The Law: Its Kinds and Uses
When discussing the Law of God it is helpful to make distinctions for the sake of clarification. To that end, we will discuss here the “types of law” and the “uses of the law.”
The types of law given to us in the Old Testament are three fold: ceremonial, civil, and moral. The civil laws are those laws given to Israel as a political institution. These include laws for how Israel is to carry out her social affairs, including instances of justice. These laws were a shadow of Christ as the eschatological King of his people, and have therefore been fulfilled and abrogated. That means that the civil laws given to Israel do not apply to us under the New Covenant. The exception to this would be the principles of justice (relative to retribution, for instance) which – as principles – do have similar application today. The second type of laws are ceremonial in nature. These laws have to do with the worship of Israel, and should be understood as pictures of the Christ to come in his role as the eschatological priest of the people of God. He is the great high priest of the people of God, and the lamb of God who takes our sin away. These laws, as shadows of the Christ to come have also been fulfilled in Christ and therefore abrogated. Lastly, there is the moral law of God. These are summarized for instance in the Ten Commandments (Exodus 20:1-17, Deuteronomy 5). These laws are universal and therefore apply to all people everywhere. They are also fulfilled by Christ who, as the eschatological prophet of God, was perfectly obedient to the will of his Father. These laws are not abrogated, however, but continue under the New Covenant.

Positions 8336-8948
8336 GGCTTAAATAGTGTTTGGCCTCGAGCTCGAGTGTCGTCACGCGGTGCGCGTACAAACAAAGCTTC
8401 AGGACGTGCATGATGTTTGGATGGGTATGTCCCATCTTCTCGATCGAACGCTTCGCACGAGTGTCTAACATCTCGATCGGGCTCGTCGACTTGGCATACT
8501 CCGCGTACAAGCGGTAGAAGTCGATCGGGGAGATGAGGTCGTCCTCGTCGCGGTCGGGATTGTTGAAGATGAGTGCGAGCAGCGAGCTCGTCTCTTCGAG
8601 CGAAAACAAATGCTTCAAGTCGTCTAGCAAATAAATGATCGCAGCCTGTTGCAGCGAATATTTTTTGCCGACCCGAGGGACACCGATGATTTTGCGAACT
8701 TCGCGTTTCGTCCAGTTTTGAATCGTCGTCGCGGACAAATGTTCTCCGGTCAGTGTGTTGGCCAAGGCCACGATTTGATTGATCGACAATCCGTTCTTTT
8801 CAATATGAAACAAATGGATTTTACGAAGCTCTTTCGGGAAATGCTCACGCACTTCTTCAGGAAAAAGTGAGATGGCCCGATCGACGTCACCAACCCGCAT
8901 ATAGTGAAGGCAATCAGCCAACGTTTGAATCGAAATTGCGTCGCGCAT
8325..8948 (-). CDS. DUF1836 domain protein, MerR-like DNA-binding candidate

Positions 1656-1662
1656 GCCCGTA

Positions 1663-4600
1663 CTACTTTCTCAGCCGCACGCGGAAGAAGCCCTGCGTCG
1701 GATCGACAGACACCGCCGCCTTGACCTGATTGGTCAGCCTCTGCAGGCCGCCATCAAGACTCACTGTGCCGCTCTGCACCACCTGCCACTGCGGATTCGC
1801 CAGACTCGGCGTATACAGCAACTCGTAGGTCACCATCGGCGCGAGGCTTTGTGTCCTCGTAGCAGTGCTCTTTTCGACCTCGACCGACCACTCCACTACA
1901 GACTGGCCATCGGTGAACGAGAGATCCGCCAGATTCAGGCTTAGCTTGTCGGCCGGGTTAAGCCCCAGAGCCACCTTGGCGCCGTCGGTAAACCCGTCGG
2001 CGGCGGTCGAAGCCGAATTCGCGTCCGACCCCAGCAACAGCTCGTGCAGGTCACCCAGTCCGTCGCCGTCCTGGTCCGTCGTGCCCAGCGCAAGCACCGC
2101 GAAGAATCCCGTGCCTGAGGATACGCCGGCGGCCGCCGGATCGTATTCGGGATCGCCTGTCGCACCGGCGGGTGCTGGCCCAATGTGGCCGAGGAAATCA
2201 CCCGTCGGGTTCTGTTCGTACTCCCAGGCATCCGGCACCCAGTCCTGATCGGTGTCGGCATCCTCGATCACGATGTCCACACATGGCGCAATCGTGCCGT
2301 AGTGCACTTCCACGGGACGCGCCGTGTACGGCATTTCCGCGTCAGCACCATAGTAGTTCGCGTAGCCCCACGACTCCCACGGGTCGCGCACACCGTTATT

The three different uses of the law are as follows. First, there is the use of the law which we may regard as our conscience. This is the law of God written on the human heart. It is part and parcel of the image of God in man, even after the fall. This law serves to guide fallen humanity in society to keep in check man's natural depravity, keeping him from being as evil as he can be. This is a common grace use of the law in which all men are kept in check, even those who are not believers. The second use of the law is to convict man of his sin and to drive him to seek forgiveness in a redeemer. The law shows the sinner that he is in fact guilty before God and therefore is intended to show him his need for Christ. The third use of the law is as a guide for the Christian life. The law of God is a delight to our hearts and light to our path (Psalm 19, 119). It is intended to show us how we are to live our lives before a holy and righteous God.
The law of God is often feared by Christians today. Many believe that the law is bad and that it can only place us back under its tyrannical rule rather than grace. It is true the law can be used legalistically. But when the law is used in the ways above and we understand the law revealed to us in its own setting, context, and intended usage we can see something of the glory, majesty, and holiness of our great triune God.